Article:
How to Politely Refuse Food

If you’re a people-pleaser, you may have a hard time trying to refuse food.

I was just talking with a client recently. Sadly, his brother passed away unexpectedly. Friends and relatives brought “at least 500 pounds” of food to my client’s home. The food was piled up all over the kitchen and dining room and threatening to take over the rest of the house, too. One kind-hearted lady even brought a gallon jug of gravy!

My client’s blood sugars had been in good control, but things got messy in the week after his brother’s death. He was tempted by the treats coming into his house. Even if he had just finished eating, he felt obligated to try a little bit of every dish that was brought in so that the person who brought it would know how much he appreciated their efforts.

My client’s situation was temporary. After a couple of weeks, friends and neighbors stopped bringing so many goodies. His food supply returned to normal, and so did his blood sugars.

Food pushers and food police

Some of us have long-term struggles with feeling obligated to eat even when we’re not hungry. We live or work with what I call “food pushers”. These are people who think they know our appetites better than we do. They like to tell us when and what to eat, and they’re certain we can’t possibly be full yet.

The opposite of the “food pushers” are the “food police”. These are the people who like to tell us when we’ve had enough to eat, that we need to stop, and that surely we must be full by now. These kinds of comments make some of us want to eat more just to prove the food police wrong. Ha! I’ll show you…I can eat more food, a lot more food!

The truth is, I can’t look at you and know whether or not you’re hungry. Likewise, you can’t look at me and know whether or not I’m full. We can make an educated guess if we know how long it’s been since the other person’s last meal, but we really don’t know anything for sure because we don’t live inside anyone else’s body.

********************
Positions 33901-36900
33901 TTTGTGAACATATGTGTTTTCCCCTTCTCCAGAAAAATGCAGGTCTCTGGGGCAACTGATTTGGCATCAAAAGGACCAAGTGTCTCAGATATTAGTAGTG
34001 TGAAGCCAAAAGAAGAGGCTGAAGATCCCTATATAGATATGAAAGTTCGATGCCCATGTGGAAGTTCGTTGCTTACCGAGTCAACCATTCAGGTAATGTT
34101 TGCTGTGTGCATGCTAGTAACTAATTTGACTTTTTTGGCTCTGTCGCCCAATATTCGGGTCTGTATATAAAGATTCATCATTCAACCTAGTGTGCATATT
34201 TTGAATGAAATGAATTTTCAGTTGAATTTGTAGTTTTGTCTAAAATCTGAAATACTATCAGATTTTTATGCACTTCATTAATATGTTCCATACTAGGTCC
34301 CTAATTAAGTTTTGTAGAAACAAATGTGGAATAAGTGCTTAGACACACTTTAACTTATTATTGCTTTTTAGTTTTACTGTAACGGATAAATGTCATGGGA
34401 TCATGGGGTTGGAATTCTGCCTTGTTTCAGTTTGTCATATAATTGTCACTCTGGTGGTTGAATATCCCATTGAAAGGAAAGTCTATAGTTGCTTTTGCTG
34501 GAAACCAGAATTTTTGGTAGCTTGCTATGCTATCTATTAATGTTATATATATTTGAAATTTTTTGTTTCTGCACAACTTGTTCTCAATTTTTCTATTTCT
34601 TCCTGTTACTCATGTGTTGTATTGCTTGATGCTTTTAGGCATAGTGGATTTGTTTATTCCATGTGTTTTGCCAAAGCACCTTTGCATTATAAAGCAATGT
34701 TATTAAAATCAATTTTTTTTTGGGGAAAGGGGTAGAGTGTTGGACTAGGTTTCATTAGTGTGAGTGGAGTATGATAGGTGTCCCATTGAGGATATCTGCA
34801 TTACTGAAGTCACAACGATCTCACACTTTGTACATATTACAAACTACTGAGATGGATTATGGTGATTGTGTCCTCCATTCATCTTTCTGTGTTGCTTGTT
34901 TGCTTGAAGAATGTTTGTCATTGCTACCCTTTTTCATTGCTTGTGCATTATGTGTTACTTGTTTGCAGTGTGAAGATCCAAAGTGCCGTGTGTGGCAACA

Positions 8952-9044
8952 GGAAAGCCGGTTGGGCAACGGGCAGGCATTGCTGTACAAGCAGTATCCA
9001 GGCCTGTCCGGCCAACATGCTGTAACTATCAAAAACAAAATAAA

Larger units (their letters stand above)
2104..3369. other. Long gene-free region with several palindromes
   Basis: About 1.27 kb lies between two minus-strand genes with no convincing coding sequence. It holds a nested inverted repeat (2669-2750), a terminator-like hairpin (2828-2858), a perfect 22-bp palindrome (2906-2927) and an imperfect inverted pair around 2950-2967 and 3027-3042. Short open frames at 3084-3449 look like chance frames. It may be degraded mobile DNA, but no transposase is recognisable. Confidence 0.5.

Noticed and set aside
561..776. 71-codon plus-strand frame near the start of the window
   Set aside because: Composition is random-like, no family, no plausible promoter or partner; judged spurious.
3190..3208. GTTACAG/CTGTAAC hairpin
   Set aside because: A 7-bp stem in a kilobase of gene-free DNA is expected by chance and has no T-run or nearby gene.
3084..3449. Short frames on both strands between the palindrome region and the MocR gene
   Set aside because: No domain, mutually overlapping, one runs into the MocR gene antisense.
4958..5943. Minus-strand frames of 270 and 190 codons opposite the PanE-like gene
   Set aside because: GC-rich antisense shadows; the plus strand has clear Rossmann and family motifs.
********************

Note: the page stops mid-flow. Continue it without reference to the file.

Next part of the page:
Only you can decide how much food you need

You’re the only one who can decide when you’re hungry or full, so don’t let anyone else dictate that for you.  Giving someone else control over your appetite is a recipe for an unhappy gut, a weight management problem, and a potential eating disorder.

How to refuse food politely

You don’t need to argue with food pushers or food police.  When you do, you invite them to believe that they have a say-so in your eating choices.  No, you just need to acknowledge their comment in the most non-committal way possible.

Some words to use to politely refuse food:

  • “You might be right”.  You’re not saying the food pusher is right, just that they might be right.  Then, you can carry on with your business as if nothing was said.  For example, if your sister says, “You need to have some of this triple marshmallow fudge sauce.”  You can say, “You might be right” and keep eating what’s on your plate without making a move toward the fudge sauce.   (“You might be right” is a magic phrase that works in a lot of situations, food-wise and otherwise.)

  • “I might come back for that”.  You might come back for that, and then again you might not.  Only you will determine what you’ll come back for, and that’s as it should be.

  • “I think I’m satisfied”.  Repeat as many times as needed.

Notice that neither of these phrases has anything to do with your blood sugar or your weight.  You may not always want to share that you have diabetes, and your weight is really nobody’s business but your own.  To bring up a health condition invites discussion (and more advice) about it, and I think to bring up weight is unnecessary.  People come in all shapes and sizes and should be able to eat when they’re hungry and stop when they’re full without judgment from others.

It takes practice to politely refuse food

The next time someone tries to push food on you, try using one or all of the phrases above.  The point is not to argue with the food pusher or food police, but to acknowledge their statement without fully agreeing with it and without changing your eating behavior.  You may not feel like your efforts are successful at first, but over time, you’ll become more and more comfortable with the idea that you, and only you, are in charge of what you eat.

Julie Cunningham is a Registered Dietitian and Certified Diabetes Care & Education Specialist. She believes food is the foundation of good health, and that our culture of obsession about body size is damaging to health, happiness, and productivity in far too many people. When not talking or writing about food and health, she can be found in the the mountains of western NC, where she lives with her family and four legged friends.

Julie Cunningham

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